Members big winners as clubs diversify
WHEN Richard Mackney took over as president of the Lismore Workers group late last year, he knew both he and his new board had a challenge ahead of them.
The previous year the group, which includes the Workers' Club in Keen Street, the Lismore Heights Bowling Club, the Lismore Golf Club and the Workers and Sports Club at Goonellabah, had just posted a large loss.
Yet a mere 12-months later, the club posted a profit of $17,000 - a turnaround of about $400,000.
But when Mackney's board was elected, the result announced yesterday was far from guaranteed.
The timing could not have been worse for the newly elected board.
Not only had revenue for all clubs around the state taken a hit from the smoking ban, but by August the world economic crisis had struck and households began tightening their belts.
“It hasn't been an easy year with the downturn,” Mr Mackney said.
“We had to be very proactive; luckily we have a very experienced board.”
As part of the on-going integration of the four clubs under the one banner, the group has appointed new premise managers at the Heights and Sports clubs.
It has also installed up-to-date technology, with the sole purpose of allowing a member to walk into any club and enjoy the benefits of the entire group.
“It's an outlay but it's a service to our members,” Mr Mackney said.
“They can go to any of the clubs and they are totally part of the group.”
This includes entering the draw, no matter what door the member walk through.
Mr Mackney said diversifying what the club offers was also important in bringing people back to their club.
It recently opened About Time, a restaurant at the Bowling Club.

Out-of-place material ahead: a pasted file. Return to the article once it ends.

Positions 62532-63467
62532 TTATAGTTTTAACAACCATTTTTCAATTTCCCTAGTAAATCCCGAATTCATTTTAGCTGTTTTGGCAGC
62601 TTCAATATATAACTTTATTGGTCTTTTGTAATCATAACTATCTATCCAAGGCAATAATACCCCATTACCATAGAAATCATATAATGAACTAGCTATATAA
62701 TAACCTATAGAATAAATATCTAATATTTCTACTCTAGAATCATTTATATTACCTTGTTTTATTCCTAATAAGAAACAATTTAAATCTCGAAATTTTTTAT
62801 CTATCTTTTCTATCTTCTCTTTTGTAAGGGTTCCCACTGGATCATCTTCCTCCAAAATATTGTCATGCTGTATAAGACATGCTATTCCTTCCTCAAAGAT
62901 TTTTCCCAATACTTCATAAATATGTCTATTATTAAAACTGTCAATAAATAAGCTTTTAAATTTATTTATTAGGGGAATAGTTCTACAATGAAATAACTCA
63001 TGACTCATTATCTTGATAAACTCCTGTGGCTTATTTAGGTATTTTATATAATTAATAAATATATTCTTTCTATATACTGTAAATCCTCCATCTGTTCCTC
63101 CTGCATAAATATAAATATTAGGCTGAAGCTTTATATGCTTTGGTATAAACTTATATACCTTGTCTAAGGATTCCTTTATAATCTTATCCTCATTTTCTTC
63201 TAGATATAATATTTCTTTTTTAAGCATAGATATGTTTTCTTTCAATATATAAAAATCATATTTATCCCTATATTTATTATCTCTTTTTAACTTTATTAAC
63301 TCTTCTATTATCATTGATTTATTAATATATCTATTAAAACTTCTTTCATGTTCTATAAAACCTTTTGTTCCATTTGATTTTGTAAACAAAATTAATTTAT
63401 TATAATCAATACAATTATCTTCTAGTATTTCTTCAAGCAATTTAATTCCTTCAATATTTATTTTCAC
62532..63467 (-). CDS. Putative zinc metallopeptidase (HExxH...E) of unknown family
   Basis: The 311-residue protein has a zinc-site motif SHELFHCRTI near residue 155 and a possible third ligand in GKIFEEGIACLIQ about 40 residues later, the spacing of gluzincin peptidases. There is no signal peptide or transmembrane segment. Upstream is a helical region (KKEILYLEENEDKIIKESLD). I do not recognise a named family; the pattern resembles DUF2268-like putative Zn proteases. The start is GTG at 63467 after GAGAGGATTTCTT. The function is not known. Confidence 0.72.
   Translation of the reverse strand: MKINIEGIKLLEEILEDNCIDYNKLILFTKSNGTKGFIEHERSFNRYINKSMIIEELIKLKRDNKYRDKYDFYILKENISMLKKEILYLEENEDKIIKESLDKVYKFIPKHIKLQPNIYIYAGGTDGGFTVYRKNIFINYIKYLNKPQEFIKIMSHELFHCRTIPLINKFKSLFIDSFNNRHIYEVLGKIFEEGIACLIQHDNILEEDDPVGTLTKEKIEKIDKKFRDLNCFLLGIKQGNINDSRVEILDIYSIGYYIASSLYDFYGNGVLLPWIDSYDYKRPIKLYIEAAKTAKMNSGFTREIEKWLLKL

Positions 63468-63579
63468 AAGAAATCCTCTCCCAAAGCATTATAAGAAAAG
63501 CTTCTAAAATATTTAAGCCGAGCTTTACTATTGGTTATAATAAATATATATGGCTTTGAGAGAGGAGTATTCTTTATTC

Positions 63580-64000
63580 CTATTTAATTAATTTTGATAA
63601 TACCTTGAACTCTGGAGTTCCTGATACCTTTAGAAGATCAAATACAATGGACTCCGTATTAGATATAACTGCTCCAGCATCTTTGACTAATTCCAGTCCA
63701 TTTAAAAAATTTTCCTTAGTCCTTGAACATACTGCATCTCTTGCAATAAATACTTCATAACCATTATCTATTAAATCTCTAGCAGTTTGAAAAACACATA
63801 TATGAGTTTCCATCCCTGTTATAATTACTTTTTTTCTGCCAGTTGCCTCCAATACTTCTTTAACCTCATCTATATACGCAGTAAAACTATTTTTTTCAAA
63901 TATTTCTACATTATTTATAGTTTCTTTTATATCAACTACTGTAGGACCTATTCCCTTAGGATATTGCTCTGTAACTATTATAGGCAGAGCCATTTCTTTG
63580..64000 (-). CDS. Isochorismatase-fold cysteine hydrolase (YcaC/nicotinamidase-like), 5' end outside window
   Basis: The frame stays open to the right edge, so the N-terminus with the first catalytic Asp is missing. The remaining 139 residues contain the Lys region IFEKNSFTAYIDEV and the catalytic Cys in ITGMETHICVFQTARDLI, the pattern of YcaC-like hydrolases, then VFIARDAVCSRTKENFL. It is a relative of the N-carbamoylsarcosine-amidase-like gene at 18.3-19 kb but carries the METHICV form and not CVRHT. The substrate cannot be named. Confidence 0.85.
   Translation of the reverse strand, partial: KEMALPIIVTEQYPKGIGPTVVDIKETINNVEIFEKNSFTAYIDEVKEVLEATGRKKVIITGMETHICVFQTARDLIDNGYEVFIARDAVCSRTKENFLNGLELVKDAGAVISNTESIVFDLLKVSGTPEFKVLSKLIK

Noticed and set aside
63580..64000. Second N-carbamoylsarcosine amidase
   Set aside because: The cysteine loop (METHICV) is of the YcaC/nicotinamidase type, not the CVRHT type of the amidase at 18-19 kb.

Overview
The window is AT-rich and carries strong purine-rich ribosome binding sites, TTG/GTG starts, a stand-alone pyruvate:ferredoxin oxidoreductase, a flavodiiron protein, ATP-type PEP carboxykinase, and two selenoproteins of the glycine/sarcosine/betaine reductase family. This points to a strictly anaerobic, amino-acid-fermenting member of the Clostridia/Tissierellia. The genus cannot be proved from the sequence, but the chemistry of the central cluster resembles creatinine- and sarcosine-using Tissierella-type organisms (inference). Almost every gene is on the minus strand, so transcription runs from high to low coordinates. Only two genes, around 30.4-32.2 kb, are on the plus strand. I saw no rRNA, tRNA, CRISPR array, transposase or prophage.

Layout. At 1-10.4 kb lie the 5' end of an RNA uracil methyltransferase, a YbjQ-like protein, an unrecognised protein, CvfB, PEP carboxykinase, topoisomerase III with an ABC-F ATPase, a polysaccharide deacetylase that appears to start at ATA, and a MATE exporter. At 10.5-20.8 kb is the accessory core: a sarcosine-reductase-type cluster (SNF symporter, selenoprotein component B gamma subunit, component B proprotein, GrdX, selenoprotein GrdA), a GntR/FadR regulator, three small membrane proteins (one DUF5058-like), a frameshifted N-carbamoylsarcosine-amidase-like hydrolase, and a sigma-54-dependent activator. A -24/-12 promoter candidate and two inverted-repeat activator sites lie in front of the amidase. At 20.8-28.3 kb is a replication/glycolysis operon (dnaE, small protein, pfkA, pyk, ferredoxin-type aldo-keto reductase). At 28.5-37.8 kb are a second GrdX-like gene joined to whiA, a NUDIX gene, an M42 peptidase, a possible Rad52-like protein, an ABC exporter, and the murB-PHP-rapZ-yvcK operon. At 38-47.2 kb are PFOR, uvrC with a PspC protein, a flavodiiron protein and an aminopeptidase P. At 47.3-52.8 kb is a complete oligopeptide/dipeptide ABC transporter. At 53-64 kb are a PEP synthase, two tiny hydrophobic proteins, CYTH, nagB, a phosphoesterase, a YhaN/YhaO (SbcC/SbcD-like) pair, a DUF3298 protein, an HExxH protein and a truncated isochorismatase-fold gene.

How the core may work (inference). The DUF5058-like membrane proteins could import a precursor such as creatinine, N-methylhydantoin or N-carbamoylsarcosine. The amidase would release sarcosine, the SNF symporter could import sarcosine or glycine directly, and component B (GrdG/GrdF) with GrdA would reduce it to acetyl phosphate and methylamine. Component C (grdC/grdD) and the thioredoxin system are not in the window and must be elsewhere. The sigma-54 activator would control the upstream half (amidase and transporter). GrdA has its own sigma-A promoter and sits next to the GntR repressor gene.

“Mums can drop their kids off at school and then come into the club for a catch-up over a coffee,” Mr Mackney said.
It has also completed numerous renovations at the Workers, including Reflections, a modern TAB and outdoor smoking areas.
It is also in the process of replacing a green and buying the land at the Sport's club, which is currently owned by Lismore council in trust.
At the Golf Club, the group is building a new storage area for the buggies.
Yet with such a large transformation across the group, Mr Mackney concedes there is the risk of alienating long-standing members and staff who don't like change.
To this end the group recently appointed a Human Resource manager to keep staff happy and focused on customer service.
To members, Mr Mackney said it was important to take them along and explain that unless changes were made, the club would not have a sustainable future.
“It all costs money, but it's an investment. We are not about making a huge profit - everything goes back to our members.”
“People often ask me what community groups I am involved with. I always answer this is my community.”